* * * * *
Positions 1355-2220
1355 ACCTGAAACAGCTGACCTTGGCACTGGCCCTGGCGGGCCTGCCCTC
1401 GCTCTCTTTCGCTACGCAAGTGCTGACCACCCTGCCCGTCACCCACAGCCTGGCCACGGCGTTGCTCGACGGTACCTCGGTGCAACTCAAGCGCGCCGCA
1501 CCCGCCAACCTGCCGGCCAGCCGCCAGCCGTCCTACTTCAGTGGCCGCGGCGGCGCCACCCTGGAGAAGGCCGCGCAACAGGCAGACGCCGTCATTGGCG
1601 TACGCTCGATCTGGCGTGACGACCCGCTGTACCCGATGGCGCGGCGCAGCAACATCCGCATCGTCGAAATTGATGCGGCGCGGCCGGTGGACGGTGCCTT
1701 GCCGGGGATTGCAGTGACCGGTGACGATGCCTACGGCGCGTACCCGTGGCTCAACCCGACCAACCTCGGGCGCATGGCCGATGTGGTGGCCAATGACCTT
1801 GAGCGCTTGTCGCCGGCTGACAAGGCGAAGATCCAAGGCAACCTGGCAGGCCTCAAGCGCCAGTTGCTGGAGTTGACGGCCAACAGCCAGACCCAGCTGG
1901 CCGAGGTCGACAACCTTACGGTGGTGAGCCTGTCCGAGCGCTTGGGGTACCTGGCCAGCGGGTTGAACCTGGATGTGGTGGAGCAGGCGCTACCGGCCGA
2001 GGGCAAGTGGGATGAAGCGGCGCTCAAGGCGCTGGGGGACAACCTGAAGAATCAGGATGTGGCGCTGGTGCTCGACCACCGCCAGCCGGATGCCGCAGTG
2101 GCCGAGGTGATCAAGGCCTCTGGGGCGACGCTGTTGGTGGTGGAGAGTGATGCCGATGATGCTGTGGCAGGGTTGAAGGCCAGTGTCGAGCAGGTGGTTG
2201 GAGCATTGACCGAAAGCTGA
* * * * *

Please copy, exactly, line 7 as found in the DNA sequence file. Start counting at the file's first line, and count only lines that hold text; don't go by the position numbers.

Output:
1801 GAGCGCTTGTCGCCGGCTGACAAGGCGAAGATCCAAGGCAACCTGGCAGGCCTCAAGCGCCAGTTGCTGGAGTTGACGGCCAACAGCCAGACCCAGCTGG